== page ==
Webinar: Evolving Role of Pharmacists in increasing access to self-care beyond COVID-19 in Africa
The goal of this webinar is to explore the role of pharmacists in advancing self-care in Africa. This will be done through an open dialogue between pharmacists themselves, doctors, regulatory professionals and policy practitioners with the aim of reducing burden on the health care systems and accelerating Universal Health Coverage.
Self-medication is seen as a key element of self-care where individuals treat self-recognized symptoms or illnesses. The list of medications available to individuals to self-medicate differs from country to country. However, common links across all African countries are pharmacies or clinics, where most consumers receive or purchase their non-prescription medications (NP). This makes pharmacists - healthcare providers who guide consumers towards making a responsible and appropriate choice. Pharmacists after physicians and family and friends are recognized as information sources that consumers consult about management of their health and minor ailments before buying NP.
Even in cases where a consumer comes across an NP via advertisements, they rely on dialogue with pharmacists or more information. Consumers turn to them for advice predominantly because they are seen as trustworthy, which creates a strong sense of confidence in the recommendations they provide for treating selfmanageable ailments. This trust and confidence may be owing to a perceived impartiality. Pharmacists’ role also includes conducting basic examinations and administering and dispensing medicines in line with country specific regulations.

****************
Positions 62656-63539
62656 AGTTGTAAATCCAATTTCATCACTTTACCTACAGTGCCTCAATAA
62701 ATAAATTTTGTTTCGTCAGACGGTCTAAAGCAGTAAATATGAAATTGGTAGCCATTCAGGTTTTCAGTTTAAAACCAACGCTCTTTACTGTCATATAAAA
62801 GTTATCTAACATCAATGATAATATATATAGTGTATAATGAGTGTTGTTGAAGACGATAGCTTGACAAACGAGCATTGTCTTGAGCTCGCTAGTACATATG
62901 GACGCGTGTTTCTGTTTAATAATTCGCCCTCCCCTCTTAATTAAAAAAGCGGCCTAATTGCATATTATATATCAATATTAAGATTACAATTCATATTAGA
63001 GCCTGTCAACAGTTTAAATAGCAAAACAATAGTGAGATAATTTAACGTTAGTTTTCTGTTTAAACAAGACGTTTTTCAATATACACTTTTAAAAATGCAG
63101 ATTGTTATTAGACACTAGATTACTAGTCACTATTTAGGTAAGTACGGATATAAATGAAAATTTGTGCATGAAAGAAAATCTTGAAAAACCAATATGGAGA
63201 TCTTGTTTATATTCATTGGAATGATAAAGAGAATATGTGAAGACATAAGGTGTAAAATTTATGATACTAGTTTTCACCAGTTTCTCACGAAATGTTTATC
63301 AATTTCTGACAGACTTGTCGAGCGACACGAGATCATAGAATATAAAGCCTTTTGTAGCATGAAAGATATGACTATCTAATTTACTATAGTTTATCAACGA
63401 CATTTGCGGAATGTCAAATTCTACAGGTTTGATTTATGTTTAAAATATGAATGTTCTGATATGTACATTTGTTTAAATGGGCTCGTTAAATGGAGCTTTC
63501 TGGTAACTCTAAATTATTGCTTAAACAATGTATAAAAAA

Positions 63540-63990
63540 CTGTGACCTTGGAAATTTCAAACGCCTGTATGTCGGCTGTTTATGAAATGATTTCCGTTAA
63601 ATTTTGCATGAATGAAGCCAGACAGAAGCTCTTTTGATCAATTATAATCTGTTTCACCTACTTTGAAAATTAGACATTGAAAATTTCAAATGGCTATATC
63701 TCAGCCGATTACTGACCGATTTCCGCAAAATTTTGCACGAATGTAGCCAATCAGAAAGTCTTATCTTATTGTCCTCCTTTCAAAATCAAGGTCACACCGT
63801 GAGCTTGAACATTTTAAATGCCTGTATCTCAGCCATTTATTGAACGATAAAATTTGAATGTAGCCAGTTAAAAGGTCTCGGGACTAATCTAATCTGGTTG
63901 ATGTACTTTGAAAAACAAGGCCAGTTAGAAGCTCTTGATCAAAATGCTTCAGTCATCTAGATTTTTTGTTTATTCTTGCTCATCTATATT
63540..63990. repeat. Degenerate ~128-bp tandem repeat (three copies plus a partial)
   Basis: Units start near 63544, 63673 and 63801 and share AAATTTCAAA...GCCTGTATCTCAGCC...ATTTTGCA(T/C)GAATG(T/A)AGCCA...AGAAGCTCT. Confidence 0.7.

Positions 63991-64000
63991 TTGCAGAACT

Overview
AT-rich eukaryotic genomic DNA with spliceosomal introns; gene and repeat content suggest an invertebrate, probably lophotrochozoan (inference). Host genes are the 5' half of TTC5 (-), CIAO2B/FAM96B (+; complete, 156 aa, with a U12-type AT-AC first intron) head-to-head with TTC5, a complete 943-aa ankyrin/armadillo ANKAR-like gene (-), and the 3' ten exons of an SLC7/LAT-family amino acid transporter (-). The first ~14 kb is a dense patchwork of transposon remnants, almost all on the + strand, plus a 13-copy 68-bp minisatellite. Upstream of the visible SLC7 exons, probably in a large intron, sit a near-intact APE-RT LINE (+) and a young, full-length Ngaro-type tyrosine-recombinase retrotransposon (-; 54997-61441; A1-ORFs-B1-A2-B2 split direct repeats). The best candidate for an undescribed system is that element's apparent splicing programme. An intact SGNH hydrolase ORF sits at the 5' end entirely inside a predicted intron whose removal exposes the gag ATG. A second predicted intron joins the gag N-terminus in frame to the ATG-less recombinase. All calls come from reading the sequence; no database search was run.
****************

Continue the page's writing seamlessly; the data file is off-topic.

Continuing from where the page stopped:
The COVID-19 pandemic has further made recognition of the role of the pharmacist’s paramount. A study in the UK demonstrated that 30% of visits to physicians are unnecessary and a pharmacist’s advice in these cases would suffice reducing the burden on the healthcare system. The need for recognition is rather urgent in the context of self-care in Africa, which is home to 17% of world’s population yet has a mere 3% of the global health workforce and consequently is subject to 25% of world’s diseases.6 The situation is further complicated when private practices are considered e.g. in South Africa, 84% of the population is served by mere 30% of doctors working in public practices.
When pharmacists come into picture, they not only significantly reduce the risk of misuse and abuse of NP but also that of counterfeits. They also contribute to the advantages outlined by WHO which include reduction in costs and increase in the effectiveness of care, all of which contribute to achieving Universal Health Coverage.
Pharmacists in Africa are currently underutilized resources largely due to limited awareness amongst the public and other key stakeholders regarding the skills and services they could offer. Hence, a lot needs to be done in order to educate the public and other key stakeholders regarding the expertise of pharmacists and their role in self-care.